- by New Deal democrat
I continue to be unimpressed with the JOLTS Survey. Too many observers are, in my opinion, focusing on the soft, least important metric, "job openings," and paying too little attention to the hard numbers of actual hires and quits. Why? Because it is well-known now that many companies use phantom openings as a means to chum the waters looking for resumes.
To explore, let's look at job openings compared to the Undereemployment rate. As the rate of job openings increases, we would expect to see a correlative decrease in underemployment.
There does appear to be a broad correlation between the two, when we measure the rate of change in each YoY:
But while the direction may be the same, in this expansion there have been a lot more job openings than there have been actual hires from the ranks of the underemployed. To show you, in the below graph I've normed the data to show that in the last cycle, when the Underemployment rate was at 10%, job openings were at a 2.5% rate:
Now, even with job openings 1.1% above that level - higher than they ever got in the last expansion, the Underemployment rate is still languishing. If there are so many unfilled job openings, why do we still have a high 9.4% underemployment rate? Shouldn't the gap have closed by now?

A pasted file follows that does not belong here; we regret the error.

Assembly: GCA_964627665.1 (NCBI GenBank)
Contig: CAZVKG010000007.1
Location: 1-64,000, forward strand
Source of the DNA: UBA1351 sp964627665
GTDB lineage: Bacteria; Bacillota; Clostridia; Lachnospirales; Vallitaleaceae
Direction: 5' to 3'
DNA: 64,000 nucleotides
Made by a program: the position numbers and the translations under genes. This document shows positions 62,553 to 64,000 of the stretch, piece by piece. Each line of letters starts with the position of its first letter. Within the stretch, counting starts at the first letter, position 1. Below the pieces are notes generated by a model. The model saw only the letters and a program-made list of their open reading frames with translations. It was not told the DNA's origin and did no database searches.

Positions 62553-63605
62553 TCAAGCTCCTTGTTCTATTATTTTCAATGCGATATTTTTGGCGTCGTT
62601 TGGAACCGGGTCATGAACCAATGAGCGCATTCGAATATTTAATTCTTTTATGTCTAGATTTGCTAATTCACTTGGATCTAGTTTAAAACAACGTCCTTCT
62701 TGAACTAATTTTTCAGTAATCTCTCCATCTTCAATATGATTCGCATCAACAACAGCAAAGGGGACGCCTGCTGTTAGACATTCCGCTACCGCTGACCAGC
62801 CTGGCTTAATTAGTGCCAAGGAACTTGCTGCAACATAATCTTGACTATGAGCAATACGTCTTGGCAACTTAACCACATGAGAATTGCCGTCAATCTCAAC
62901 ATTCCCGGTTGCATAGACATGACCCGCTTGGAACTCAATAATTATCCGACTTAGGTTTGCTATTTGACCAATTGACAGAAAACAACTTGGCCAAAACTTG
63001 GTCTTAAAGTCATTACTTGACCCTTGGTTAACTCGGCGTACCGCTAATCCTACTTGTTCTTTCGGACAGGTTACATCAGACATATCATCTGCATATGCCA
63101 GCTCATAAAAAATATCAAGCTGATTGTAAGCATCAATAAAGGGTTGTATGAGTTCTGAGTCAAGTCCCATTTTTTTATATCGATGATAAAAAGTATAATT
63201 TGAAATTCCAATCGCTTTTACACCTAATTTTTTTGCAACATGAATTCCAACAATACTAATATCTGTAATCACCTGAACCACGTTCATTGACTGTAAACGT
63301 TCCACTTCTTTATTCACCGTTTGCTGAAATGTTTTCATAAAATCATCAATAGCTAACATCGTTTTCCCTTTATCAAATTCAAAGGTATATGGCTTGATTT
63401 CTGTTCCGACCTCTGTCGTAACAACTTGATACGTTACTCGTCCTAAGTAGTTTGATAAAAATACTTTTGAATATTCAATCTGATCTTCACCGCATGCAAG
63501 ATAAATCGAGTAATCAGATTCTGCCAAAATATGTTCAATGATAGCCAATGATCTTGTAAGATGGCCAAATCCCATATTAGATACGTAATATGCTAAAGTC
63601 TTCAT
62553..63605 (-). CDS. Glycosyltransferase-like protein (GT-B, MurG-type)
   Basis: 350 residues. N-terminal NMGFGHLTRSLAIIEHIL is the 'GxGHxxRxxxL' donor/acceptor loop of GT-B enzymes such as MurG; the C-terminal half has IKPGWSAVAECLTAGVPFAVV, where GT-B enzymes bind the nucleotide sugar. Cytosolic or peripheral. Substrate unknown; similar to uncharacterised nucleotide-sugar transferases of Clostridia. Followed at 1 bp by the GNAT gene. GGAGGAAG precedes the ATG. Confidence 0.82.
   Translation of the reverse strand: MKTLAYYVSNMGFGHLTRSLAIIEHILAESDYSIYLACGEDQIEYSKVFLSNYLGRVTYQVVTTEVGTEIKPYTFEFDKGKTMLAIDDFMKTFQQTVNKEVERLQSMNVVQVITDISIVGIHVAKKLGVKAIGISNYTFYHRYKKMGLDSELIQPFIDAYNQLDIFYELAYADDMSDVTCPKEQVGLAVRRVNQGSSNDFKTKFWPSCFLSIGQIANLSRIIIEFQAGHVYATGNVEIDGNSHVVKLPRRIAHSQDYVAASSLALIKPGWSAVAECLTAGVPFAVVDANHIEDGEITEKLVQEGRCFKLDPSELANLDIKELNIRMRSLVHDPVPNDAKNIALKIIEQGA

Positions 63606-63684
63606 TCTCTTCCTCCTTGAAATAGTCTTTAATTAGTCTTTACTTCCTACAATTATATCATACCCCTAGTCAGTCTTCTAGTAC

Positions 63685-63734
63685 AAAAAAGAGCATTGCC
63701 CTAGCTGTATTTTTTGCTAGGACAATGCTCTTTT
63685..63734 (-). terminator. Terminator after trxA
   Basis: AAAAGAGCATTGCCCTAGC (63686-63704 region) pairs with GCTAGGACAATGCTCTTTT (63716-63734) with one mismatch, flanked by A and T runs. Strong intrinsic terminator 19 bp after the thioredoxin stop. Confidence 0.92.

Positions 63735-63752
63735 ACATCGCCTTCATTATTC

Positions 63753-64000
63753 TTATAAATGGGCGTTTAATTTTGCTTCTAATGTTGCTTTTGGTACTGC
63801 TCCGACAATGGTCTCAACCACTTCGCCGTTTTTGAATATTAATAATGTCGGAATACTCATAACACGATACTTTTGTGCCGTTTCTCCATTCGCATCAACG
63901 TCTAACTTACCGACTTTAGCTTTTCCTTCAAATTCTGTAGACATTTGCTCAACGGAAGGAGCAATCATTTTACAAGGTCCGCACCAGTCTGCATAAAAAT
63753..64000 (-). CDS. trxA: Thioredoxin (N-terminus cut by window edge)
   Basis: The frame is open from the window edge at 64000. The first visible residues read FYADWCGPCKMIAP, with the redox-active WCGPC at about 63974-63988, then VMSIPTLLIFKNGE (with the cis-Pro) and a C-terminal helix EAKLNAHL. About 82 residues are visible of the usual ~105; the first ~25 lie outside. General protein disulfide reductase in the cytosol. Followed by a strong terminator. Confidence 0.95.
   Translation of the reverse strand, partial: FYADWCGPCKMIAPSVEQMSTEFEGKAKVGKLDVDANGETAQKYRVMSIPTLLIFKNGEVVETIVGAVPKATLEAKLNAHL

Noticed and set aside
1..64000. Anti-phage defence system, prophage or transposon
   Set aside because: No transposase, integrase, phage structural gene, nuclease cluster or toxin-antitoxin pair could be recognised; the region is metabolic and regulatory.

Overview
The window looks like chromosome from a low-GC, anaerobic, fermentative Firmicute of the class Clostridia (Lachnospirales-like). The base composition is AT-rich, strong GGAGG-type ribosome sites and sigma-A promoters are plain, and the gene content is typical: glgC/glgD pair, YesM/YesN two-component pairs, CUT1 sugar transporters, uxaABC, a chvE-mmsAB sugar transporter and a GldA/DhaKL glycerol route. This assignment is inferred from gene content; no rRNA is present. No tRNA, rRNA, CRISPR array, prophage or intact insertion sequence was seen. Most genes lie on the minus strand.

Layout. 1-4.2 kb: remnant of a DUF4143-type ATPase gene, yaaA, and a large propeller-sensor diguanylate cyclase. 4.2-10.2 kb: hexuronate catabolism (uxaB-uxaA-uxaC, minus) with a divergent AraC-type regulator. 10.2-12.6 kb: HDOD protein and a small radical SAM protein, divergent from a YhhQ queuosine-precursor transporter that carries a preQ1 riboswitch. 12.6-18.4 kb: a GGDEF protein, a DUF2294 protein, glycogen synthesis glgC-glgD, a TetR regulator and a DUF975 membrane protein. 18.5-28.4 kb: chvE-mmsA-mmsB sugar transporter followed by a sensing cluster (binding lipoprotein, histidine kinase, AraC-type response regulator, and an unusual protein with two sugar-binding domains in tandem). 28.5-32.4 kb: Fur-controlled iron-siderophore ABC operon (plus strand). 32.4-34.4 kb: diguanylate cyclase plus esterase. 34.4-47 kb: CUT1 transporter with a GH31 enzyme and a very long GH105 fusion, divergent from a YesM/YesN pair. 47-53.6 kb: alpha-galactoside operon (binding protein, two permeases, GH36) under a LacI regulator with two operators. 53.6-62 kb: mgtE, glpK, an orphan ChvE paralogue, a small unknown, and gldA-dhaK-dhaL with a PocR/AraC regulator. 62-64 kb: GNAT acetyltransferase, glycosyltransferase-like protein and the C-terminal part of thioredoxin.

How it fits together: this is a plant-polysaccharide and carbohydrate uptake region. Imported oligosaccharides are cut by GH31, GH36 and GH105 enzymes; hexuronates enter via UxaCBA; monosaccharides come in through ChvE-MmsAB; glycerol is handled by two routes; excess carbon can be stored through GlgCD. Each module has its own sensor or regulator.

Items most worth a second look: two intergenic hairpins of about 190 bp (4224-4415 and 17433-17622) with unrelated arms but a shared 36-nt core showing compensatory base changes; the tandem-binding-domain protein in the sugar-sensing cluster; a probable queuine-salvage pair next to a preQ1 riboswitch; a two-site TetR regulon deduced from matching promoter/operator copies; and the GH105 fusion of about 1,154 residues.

Turning to the specifics of the just-released December report, here are job openings (blue), hires (green), and quits (red) since the inception of the series:
What should jump out at you is the flattening peak over the last year. This is made more evident when we look at the same data YoY (averaged quarterly to cut down on noise):
All three metrics show deceleration, and one - hires - is actually *down* YoY. This is equivalent to what the JOLTS survey looked like in early 2007, 9-12 months before the onset of the last recession.
To be fair, when we focus on monthly data over the last year, it is clear that as to Quits, at least, the negative number may have been the result of an outlier reading in December:
In the one and only complete cycle since the series began, hires and quits peaked first, while YoY job openings held up until nearly the end. This time around, it appears openings may have turned before quits.
Bottom line: hiring increasingly shows late cycle deceleration, and now quits *may* be following, although that has not translated into increased discharges yet. Indian Summer continues for now.